Those Days We Didn’t Die

Lingering at the breakfast table, an hour or two of chores already completed, he folds away the newspaper before turning to smile at the small, barefoot disturbance running into his kitchen.

“Are you done, Grandpa?” Glancing toward the over-sized cup resting on the table next to its deep, broad saucer he says, “No, not quite. Do you want a turn?” Not waiting for a reply, he pushes back his chair as I hop from one foot to the other, filled to the brim with impatience.

Carrying his cup to the stove, he fills it with coffee from the dented aluminum pot that’s been keeping on the back burner, then turns to ease into his chair. Carefully, he pours some of the dark, fragrant liquid into the saucer and hands it to me. 

Gently at first, then more confidently, I ripple the muddy, steaming pond with my breath. Daring to take a sip, I find the coffee still too hot for drinking so I continue on, breathing across the bowl until a second sip or a third no longer burns my lips.  Only then do I hand the saucer to my grandfather. “Perfect,” he says with another smile, sipping the cooled coffee from the saucer. Refilling it from the cup he drinks again, pouring and filling and drinking until the last of the coffee is gone. (more…)

Published in: on August 7, 2013 at 7:02 pm  Comments (123)  
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The Tale of Godot & Godette

Readers know the truth. Closing the cover on a well-told tale is one of the most satisfying experiences in the world. 

Breathing a sigh, caught between worlds, still oblivious to the clamor of unmade beds and untended gardens vying for their attention, readers linger at the threshhold of half-remembered lives, hesitant to turn from the vibrant, constructed world they entered with such anticipation, happy to have discovered all the pleasures of diversion, insight and beauty it once allowed.

Still, as I set aside the story of Godot, my self-effacing little cactus with the extravagant blossoms, I was content. The history of his rescue, the drama of his against-all-odds determination to bloom and the glory of his flowering had been recounted, and it was time to move on.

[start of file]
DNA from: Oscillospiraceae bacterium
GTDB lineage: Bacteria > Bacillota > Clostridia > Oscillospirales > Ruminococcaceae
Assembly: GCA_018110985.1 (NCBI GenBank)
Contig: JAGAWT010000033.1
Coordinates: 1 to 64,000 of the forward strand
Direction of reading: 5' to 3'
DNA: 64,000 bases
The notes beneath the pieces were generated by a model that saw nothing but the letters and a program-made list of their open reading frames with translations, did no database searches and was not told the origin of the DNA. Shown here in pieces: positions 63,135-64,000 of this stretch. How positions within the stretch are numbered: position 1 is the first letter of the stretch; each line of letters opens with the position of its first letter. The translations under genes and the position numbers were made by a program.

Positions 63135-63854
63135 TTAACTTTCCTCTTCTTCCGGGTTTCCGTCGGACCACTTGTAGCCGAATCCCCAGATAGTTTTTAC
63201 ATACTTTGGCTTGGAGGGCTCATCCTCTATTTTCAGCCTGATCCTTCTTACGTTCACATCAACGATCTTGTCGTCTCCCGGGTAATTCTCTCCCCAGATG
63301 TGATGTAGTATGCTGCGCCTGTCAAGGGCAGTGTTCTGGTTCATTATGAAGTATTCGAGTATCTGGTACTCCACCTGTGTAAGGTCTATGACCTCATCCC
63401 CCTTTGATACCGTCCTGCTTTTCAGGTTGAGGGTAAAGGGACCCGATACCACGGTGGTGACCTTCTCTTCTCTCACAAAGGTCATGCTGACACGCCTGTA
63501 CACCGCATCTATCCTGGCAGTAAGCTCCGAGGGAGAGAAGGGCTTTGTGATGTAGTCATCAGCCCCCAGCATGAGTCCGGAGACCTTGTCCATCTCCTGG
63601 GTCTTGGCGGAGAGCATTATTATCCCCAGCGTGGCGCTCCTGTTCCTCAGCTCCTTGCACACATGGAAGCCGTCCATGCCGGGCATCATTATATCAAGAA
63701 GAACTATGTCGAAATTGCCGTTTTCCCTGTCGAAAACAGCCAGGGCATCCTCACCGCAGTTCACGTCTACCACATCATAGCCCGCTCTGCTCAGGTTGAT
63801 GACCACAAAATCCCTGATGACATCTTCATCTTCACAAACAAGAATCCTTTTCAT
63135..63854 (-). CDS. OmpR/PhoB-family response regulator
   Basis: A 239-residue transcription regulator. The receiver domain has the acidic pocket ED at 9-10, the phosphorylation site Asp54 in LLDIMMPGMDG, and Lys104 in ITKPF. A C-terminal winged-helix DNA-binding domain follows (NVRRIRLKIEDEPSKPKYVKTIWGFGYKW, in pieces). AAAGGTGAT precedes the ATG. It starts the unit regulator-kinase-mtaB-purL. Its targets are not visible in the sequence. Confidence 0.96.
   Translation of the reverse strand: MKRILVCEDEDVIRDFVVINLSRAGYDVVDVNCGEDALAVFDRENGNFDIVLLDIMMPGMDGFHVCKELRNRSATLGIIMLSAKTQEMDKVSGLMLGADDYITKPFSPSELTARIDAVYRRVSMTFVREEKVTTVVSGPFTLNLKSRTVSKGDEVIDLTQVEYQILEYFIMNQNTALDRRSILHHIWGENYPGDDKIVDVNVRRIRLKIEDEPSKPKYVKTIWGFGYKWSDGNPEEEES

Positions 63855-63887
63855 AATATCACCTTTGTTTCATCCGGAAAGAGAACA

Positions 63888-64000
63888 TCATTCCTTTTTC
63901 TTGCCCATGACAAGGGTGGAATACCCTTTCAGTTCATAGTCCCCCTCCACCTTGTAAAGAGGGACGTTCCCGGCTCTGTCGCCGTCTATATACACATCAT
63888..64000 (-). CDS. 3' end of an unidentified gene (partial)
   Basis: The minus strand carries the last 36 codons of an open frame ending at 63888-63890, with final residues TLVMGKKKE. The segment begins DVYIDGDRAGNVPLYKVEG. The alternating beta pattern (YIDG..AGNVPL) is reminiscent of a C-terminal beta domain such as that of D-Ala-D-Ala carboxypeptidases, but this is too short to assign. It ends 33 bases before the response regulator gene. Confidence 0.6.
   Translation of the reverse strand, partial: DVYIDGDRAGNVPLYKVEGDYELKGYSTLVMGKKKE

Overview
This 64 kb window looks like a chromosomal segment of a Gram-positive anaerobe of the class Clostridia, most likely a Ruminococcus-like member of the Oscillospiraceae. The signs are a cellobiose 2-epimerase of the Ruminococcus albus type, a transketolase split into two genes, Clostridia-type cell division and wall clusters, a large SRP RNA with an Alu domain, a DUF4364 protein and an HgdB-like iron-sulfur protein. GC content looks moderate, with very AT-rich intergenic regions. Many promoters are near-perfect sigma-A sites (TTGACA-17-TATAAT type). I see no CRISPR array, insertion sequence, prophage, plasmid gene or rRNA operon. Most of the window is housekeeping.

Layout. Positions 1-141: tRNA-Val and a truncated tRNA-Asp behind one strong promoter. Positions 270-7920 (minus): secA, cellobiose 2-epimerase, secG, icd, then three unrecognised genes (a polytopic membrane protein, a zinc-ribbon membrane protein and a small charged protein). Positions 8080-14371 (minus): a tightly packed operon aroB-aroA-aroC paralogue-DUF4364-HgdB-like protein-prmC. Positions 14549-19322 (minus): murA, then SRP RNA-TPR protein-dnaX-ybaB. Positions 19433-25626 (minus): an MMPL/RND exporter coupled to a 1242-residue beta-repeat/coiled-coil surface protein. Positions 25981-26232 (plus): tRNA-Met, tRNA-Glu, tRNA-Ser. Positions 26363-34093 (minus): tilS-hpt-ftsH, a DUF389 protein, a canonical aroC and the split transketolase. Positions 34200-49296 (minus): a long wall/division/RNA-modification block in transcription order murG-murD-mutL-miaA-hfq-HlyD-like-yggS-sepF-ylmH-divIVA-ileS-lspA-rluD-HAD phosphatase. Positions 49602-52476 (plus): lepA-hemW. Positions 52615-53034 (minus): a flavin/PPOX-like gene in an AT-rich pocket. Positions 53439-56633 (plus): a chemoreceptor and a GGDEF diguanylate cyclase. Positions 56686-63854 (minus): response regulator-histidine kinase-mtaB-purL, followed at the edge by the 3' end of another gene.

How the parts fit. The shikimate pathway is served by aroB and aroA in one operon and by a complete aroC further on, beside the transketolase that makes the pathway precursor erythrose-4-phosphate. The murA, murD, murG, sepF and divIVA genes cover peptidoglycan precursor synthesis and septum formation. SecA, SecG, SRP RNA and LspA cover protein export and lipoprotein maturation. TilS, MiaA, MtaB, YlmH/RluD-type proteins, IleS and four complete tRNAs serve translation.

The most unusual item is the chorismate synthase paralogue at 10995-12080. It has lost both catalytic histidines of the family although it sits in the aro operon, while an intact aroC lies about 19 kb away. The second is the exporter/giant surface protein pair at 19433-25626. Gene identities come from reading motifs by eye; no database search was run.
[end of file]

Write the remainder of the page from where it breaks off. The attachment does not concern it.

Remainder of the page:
From all appearances, Godot was equally satisfied. As his blossoms faded and fell, he didn’t fuss or complain but re-dedicated himself to growing quietly in his corner. Life went on, as life does, and all was at peace on the porch. (more…)

Published in: on June 16, 2013 at 6:38 pm  Comments (87)  
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Godot Gives It Another Go

“What’s happening with Godot this year?” she asked. Startled, I said I didn’t know. I’d paid scant attention to my little patio friend since April, when inspections revealed no sign of activity in the cactus pot – no new growth, no buds, no blooms. By the beginning of May things still were quiet and, as happens in so many families, the quiet and well-behaved one was left to fend for himself.

Of course, turning your back on the quiet one can be dangerous. Left to their own devices, there’s no telling what they’ll get up to. (more…)

Published in: on June 9, 2013 at 3:52 pm  Comments (97)  
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A Springtime Etheree

Butterfly and Indian Paintbrush

“Pollenaise”

Rich
tattered
shadowed bits
of sunlit life
skip, scoot and scatter
along the meadow’s edge,
tracing paths of nascent spring,
nudging lush, emerging blossoms,
swirling away on rising breezes
’til seized and held by summer’s verdant hand. (more…)
Published in: on May 3, 2013 at 6:32 am  Comments (97)  
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The Sentinel

Down at the cut, beyond the banks of the sullen, dark-flowing river and its silent, receptive bay, silt-heavy waters tumble and settle into the ocean’s spilling froth.

Anchored by chains of sea-grass, dunes drag and shift in the wind, while along a sepentine ribbon of hard, reflective sand, treasures abound.  Portuguese Men of War, sargassum weed and a sea bean or two lie covered in spume.  Shells and echoes of shells move in tandem with the waves -  angel wing, bay scallop, lightening whelk and coquina – often worn, more often broken after crossing the bars which parallel the coast.

When the tide recedes and sandbars lie exposed, less common treasures invite a second look – sand dollars, an embossed candle, sea-glass in shades of pistachio and almond.  One day I noticed a bit of amethyst flashing in the sunlight – a tiny dot of brilliant, intense color. Assuming a shard of plastic or a broken fishing lure, I bent, and saw the truth. It was a shell – a tiny, perfect snail. (more…)

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